Gas and Liquid chromatography was used to analyze the VFA content of the deproteinized rumen fluid to obtain the measurements for the acetate and propionate shown on Tables X-XIII. The D and L Lactate measurements were obtained through a spectrophotometric assay.

              TABLE IX______________________________________Measure of Lactate in Steers Induced with Subclinical AcidosisChange From Hour 15 Through Hour 18                          Treated with             Treated with L. Acidophilus and    Control  L. Acidophilus                          Propionibacterium______________________________________mol/100 ml    (58.4)   (321.6)      (732.2)Percent  (10.1)   (56.6)       (67.5)______________________________________

Table X shows the acetate content and propionate content in millimoles per 100 milliliters, and the acetate/propionate ratio of the control steers.

              TABLE X______________________________________Acetate and Propionate Contentin a Rumensin  Containing DietControl SteersAcetate     Propionate Acetate/Propionate RatioHour  in mmol/100 ml______________________________________ 0    98        22         4.4 9    111       41         2.712    114       47         2.418    99        40         2.518    74        34         2.2______________________________________

Table XI shows the acetate content and propionate content in millimoles per 100 milliliters, and the acetate/propionate ratio of the steers treated with Lactobacillus acidophilus ATCC 53545.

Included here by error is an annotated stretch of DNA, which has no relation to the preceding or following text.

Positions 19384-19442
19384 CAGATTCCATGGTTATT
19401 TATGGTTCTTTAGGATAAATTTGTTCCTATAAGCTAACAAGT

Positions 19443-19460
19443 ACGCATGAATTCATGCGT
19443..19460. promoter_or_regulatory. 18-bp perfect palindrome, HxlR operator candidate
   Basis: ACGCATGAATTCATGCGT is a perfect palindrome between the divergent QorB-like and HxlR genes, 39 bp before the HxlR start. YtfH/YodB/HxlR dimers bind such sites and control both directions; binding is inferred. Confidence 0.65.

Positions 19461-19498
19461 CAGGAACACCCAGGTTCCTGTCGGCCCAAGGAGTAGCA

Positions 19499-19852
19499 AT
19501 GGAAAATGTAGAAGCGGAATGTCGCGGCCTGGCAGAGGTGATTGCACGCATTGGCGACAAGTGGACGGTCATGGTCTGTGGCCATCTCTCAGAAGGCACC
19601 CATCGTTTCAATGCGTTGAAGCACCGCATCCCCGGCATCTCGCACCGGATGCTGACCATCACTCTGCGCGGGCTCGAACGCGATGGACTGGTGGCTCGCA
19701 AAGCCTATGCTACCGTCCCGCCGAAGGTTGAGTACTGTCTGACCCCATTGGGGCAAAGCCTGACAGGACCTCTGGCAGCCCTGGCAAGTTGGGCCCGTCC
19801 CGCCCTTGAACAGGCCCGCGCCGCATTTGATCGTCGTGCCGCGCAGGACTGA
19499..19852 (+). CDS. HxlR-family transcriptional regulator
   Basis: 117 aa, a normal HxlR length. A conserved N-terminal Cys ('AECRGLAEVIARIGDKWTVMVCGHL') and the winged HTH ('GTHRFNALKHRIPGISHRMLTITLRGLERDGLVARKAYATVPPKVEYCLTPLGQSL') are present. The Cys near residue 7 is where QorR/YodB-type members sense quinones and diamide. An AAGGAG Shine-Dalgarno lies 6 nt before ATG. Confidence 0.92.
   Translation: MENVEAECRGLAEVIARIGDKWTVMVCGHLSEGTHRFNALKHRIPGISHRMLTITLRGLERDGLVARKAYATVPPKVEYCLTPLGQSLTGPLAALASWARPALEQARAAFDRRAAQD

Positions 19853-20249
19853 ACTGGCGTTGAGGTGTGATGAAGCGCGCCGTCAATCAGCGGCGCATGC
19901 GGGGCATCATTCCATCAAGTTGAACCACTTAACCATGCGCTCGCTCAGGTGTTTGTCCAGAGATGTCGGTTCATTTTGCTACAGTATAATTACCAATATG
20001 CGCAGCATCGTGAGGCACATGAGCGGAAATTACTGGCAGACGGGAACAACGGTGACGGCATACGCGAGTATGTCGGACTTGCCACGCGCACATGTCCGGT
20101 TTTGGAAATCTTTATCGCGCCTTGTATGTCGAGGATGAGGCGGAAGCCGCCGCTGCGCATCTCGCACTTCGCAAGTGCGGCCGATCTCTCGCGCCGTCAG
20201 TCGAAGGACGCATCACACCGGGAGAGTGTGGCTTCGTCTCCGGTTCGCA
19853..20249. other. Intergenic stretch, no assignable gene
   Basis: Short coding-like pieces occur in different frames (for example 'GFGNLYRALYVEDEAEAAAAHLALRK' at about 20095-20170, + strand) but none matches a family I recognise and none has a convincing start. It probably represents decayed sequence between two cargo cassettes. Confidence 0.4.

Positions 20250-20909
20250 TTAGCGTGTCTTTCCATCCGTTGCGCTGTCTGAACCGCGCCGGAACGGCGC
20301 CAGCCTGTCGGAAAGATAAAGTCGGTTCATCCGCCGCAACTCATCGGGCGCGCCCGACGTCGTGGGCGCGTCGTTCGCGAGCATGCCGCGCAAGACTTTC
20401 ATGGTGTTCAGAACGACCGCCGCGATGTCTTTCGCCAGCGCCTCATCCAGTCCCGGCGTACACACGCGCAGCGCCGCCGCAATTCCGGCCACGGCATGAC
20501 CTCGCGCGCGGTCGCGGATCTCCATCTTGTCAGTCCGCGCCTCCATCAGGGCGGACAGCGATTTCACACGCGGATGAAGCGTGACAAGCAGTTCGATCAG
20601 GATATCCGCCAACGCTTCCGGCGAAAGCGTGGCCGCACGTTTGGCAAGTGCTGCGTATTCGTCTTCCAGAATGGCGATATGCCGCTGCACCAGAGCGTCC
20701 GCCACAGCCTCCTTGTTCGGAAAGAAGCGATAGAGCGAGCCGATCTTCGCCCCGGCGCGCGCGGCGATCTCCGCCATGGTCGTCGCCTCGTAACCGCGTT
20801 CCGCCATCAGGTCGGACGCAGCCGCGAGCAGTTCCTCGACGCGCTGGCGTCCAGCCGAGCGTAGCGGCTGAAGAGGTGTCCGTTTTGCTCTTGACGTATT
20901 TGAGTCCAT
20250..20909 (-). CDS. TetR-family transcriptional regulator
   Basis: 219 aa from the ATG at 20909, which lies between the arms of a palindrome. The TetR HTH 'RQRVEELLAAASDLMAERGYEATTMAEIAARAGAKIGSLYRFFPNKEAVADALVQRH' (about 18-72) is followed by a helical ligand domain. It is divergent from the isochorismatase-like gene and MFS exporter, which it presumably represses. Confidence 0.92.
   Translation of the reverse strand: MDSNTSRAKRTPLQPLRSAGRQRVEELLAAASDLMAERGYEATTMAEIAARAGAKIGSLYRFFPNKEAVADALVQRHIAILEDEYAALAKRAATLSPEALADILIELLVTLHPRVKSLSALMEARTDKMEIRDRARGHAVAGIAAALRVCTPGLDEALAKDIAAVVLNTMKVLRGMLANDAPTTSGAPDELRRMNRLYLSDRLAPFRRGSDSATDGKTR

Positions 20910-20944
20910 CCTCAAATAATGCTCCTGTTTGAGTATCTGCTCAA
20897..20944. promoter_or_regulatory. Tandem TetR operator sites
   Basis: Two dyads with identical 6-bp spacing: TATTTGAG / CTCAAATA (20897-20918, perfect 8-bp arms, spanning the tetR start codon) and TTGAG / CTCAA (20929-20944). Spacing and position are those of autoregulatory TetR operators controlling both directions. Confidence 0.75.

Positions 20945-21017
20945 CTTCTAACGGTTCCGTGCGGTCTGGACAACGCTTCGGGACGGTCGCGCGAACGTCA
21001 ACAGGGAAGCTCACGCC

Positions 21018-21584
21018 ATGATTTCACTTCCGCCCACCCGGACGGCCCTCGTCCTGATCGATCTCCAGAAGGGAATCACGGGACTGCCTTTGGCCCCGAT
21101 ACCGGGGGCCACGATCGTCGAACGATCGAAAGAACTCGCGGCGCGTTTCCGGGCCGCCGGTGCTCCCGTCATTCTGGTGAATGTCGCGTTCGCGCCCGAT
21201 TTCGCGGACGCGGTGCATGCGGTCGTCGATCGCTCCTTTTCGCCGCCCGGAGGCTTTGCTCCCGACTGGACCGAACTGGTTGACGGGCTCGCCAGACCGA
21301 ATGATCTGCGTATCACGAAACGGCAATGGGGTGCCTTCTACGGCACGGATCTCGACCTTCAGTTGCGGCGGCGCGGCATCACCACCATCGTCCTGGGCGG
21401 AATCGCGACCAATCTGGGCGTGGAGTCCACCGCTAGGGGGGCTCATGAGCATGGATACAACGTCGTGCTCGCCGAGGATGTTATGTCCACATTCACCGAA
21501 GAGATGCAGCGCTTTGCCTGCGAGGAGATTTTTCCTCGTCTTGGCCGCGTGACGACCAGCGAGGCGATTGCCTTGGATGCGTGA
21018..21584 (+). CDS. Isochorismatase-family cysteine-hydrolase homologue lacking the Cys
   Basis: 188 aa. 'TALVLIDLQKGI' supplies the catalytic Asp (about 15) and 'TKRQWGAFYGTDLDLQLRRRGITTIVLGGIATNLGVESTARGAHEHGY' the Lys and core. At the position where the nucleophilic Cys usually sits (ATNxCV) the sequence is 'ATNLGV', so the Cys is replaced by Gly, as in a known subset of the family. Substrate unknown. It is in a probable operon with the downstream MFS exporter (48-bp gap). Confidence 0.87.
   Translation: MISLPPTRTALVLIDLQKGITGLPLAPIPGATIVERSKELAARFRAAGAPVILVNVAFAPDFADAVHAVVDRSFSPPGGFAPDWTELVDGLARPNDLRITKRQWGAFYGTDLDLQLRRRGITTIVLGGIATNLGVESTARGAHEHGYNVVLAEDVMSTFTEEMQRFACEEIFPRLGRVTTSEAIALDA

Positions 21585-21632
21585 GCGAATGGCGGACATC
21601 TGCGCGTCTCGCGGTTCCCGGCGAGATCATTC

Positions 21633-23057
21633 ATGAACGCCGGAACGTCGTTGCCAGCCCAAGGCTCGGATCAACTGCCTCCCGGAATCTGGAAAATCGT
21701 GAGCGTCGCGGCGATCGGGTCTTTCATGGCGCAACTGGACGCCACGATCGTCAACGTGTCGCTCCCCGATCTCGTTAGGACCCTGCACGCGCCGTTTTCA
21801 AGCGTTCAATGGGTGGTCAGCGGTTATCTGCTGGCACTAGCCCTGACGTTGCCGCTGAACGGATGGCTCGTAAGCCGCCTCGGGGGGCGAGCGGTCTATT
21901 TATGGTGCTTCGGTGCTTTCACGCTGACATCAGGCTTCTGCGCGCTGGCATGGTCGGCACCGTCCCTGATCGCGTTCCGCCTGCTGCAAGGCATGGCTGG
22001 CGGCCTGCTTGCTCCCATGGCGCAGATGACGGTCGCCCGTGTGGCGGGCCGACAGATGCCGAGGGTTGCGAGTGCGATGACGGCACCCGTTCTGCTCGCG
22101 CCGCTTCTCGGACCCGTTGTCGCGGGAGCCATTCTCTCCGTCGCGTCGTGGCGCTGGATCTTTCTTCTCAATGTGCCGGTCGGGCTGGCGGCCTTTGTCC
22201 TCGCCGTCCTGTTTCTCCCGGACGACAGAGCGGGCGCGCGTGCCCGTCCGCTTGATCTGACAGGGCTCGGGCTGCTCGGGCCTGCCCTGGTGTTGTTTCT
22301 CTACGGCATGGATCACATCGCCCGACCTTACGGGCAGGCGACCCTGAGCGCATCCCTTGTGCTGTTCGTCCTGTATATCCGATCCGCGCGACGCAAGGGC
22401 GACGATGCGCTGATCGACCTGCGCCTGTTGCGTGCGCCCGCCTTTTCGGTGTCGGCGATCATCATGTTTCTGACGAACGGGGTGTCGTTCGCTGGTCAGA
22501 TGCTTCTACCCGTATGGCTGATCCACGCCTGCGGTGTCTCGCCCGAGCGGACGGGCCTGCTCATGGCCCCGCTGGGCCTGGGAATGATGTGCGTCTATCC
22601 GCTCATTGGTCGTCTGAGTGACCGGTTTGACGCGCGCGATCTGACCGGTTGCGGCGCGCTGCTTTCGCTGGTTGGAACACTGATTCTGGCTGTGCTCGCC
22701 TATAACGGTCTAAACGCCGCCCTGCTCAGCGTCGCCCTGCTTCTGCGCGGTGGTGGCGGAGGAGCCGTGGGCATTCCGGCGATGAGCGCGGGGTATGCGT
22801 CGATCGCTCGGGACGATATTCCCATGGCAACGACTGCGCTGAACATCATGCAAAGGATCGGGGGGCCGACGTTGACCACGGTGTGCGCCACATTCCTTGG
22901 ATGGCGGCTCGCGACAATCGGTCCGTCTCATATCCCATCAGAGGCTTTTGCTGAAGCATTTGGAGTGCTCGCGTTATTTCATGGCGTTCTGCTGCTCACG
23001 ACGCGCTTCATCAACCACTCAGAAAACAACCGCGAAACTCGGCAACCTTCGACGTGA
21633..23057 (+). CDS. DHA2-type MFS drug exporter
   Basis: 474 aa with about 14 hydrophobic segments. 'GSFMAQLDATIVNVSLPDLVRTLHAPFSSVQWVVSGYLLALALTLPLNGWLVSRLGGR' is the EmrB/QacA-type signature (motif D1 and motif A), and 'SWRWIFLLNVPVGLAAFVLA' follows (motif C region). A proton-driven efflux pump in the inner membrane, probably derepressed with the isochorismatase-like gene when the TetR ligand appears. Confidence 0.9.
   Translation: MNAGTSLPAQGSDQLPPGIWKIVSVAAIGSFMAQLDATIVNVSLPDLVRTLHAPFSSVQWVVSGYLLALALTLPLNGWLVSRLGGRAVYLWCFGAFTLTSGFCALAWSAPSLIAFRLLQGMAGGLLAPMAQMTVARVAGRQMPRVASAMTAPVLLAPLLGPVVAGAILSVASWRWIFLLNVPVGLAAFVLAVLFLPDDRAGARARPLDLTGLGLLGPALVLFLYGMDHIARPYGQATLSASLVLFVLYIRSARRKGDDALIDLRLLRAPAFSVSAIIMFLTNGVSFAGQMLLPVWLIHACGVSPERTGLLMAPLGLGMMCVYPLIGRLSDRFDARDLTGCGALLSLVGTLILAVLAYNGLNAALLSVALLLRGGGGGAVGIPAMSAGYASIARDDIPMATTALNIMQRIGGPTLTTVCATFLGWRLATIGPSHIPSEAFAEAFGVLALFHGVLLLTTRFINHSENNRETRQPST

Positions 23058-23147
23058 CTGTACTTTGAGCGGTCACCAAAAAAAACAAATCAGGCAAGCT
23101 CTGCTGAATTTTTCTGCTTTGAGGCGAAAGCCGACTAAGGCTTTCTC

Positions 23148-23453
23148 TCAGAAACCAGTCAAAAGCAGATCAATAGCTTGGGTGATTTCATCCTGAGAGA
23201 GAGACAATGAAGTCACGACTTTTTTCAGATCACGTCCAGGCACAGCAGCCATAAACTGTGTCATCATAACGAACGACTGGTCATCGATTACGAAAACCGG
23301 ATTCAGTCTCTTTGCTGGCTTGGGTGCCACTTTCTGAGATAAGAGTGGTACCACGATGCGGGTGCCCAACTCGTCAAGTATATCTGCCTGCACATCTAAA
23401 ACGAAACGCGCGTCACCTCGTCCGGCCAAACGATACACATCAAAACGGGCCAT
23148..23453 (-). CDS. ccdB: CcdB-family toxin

TABLE XI______________________________________Acetate and Propionate Contentin a Rumensin  Containing DietSteers Treated with L. AcidophilusAcetate     Propionate Acetate/Propionate RatioHour  in mmol/100 ml______________________________________ 0    93        20         4.7 9    93        41         2.312    64        30         2.115    74        33         2.218    58        34         1.7______________________________________

Table XII shows the acetate content and propionate content in millimoles per 100 milliliters, and the acetate/propionate ratio of the steers treated with Lactobacillus acidophilus ATCC 53545 in combination with Propionibacterium P-5.

              TABLE XII______________________________________Acetate and Propionate Contentin a Rumensin  Containing DietSteers Treated with L. Acidophilus and PropionibacteriumAcetate     Propionate Acetate/Propionate RatioHour  in mmol/100 ml______________________________________ 0    86        23         3.7 9    118       35         3.412    78        43         1.815    104       44         2.418    43        33         1.3______________________________________